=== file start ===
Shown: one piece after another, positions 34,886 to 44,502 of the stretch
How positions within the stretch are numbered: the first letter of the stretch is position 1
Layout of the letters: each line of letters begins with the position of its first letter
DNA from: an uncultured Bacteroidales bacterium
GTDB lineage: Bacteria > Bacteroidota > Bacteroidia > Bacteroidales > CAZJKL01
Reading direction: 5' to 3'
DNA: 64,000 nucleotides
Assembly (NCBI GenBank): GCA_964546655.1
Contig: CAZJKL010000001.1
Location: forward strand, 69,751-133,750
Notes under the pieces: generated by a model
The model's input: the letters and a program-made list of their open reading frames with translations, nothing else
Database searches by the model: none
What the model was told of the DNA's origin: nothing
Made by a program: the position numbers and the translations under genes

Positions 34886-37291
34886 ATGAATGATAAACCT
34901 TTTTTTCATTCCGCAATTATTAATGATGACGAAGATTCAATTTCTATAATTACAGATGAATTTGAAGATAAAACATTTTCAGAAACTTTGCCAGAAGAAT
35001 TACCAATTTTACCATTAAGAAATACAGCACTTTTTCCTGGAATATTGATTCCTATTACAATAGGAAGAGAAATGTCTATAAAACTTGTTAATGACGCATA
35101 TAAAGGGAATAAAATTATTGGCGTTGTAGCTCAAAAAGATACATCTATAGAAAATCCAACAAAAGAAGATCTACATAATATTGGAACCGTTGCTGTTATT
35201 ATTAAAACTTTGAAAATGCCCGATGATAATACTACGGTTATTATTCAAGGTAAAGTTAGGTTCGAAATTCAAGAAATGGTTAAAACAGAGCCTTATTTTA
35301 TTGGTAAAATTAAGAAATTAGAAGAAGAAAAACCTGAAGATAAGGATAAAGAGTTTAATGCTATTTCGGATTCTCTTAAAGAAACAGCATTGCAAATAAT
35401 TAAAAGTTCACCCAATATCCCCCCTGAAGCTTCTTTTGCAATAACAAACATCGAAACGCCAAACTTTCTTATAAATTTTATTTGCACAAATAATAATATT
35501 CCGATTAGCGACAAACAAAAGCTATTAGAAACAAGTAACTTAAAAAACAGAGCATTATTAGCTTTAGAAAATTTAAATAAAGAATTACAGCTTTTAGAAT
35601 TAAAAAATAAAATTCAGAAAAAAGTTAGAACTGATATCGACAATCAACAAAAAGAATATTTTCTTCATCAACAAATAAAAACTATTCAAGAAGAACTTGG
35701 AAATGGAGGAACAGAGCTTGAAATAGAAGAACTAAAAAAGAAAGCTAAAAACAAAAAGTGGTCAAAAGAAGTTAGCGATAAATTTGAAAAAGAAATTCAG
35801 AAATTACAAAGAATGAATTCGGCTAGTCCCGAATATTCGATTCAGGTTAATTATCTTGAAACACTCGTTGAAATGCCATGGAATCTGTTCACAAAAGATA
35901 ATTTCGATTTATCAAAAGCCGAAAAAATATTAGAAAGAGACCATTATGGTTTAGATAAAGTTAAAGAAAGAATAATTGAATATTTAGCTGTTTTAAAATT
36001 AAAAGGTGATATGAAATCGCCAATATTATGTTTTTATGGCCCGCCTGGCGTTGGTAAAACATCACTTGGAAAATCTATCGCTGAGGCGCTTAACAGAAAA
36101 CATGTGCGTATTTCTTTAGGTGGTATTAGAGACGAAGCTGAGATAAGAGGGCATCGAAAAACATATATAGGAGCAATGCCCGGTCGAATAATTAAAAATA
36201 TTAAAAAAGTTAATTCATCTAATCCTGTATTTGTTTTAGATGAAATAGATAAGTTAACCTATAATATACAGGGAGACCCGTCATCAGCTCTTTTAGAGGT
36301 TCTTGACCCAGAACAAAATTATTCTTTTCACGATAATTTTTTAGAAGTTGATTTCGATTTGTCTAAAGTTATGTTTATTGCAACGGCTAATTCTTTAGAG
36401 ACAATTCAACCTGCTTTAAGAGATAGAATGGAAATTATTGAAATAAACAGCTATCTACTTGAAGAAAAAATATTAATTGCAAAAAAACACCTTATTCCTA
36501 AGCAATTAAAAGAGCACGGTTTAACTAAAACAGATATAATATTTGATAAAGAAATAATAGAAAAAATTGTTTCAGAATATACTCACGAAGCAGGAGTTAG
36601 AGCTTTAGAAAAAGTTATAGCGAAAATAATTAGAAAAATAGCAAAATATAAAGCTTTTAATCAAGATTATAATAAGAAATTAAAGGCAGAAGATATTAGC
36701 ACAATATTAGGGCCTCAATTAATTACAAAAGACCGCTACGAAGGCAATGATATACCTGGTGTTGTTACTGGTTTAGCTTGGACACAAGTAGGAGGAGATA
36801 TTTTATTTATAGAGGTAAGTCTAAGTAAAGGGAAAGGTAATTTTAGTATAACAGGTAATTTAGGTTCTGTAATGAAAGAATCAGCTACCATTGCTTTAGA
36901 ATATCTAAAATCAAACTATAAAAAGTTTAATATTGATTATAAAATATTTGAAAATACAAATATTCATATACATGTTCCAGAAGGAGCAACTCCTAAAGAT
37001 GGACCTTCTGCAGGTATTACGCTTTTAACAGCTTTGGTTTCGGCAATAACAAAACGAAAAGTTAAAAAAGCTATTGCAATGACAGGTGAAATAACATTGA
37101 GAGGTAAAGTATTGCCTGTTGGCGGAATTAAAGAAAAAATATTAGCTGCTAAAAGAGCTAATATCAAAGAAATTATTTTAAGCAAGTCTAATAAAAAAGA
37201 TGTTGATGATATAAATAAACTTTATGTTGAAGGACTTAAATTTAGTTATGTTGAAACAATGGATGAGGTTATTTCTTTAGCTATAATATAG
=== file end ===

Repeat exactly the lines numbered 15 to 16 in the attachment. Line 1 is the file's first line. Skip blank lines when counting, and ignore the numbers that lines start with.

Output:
Made by a program: the position numbers and the translations under genes

Positions 34886-37291